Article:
By Dan Egan EBS Contributor
At the core of every winter morning, even before the coffee is poured, the possibility of fresh tracks is the motivation for most skiers and riders.
A pristine powder slope sparkling with snow diamonds is a vision that is hard to forget. That same slope with arcing tracks on it tells the world that we were there that day.
It’s a magical moment when a skier or snowboarder complements the mountain scenery. These moments are most commonly captured in our mind’s eye, through the goggle lenses of our winter companions, or by the lens of a camera.
When riding a chairlift on a powder day, gazing off toward the horizon, you can often pick out tracks left by a snow-rider bold enough to venture off the beaten path. On long drives through mountainous regions, I frequently find myself daydreaming about the possibilities of carving up the slopes beyond my windshield. Oh how quickly these moments trigger memories of powder days gone by.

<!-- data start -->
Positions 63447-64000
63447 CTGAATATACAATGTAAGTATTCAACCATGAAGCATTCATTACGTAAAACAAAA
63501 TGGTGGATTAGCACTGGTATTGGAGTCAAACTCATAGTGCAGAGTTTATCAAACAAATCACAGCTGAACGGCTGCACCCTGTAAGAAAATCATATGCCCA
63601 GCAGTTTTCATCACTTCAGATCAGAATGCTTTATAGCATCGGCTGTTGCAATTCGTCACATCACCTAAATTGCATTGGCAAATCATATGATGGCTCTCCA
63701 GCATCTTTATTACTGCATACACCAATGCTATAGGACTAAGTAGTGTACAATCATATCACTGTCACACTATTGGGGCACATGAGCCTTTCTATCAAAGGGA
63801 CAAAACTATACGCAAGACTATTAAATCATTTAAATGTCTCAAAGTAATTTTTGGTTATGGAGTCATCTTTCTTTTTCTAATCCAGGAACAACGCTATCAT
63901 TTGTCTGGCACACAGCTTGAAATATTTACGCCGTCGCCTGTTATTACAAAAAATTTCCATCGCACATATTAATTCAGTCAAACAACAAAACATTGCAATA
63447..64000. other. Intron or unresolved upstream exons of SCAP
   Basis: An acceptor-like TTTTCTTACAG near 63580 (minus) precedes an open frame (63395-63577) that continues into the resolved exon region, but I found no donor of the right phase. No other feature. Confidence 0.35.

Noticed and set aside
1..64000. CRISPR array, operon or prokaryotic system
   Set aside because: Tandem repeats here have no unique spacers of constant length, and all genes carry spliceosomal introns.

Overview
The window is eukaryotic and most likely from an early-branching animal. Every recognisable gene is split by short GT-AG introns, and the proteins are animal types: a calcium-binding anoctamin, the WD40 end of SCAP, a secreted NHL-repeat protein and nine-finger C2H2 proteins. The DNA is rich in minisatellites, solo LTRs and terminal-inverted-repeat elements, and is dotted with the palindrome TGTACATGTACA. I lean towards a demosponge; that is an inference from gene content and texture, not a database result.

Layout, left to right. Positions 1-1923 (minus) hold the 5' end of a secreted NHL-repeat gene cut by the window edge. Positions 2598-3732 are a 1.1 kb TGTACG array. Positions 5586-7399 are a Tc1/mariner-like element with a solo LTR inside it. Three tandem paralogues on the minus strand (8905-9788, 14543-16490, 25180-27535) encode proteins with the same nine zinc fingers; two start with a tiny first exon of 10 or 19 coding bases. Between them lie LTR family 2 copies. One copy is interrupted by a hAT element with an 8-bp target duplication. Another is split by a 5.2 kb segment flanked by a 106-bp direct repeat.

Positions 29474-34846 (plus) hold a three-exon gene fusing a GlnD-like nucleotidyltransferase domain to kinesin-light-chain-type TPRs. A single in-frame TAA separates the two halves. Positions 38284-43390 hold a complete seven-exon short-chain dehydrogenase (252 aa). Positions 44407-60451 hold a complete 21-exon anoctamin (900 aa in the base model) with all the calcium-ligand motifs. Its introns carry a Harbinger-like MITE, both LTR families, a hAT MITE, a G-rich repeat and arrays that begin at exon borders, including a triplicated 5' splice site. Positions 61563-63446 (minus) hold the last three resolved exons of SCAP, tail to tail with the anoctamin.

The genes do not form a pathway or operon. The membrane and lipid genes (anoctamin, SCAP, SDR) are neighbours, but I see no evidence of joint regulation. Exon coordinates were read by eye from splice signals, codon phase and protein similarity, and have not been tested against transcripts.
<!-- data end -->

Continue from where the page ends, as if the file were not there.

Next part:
Sometimes after a fellow skier has ripped a fresh line, I will relive that vision and try to complement their tracks by making figure eights with my own. The result is an inner grin as I discover the rhythm and pace of their turns.
While skiing behind someone, I’m often drawn into the power of the energy they create as their skis dive in and out of the snow. That image puts my body into autopilot and their motion occupies my mind as my body mimics their movements.
When a group of skiers or riders have tapped into this energy and emerge from a magical run you can often see it in their eyes, smiles and soft-spoken chatter. You think, ah, they found it and tracked it.
It’s amazing how powder motivates our need for adventure and to arc down a wide open bowl or dance through the trees, and to leave tracks so others will know we were there first.
The power of powder stirs the soul.
Extreme skiing pioneer Dan Egan has appeared in 12 Warren Miller Ski films and countless others. Today he teaches clinics and guides trips at locations around the world including Big Sky, where he’ll be teaching Feb. 23-25, March 2-4 and March 9-11, and throughout the season (contact Big Sky Mountain Sports for availability). Find more ski tips from Dan Egan at skiclinics.com/education/skitips.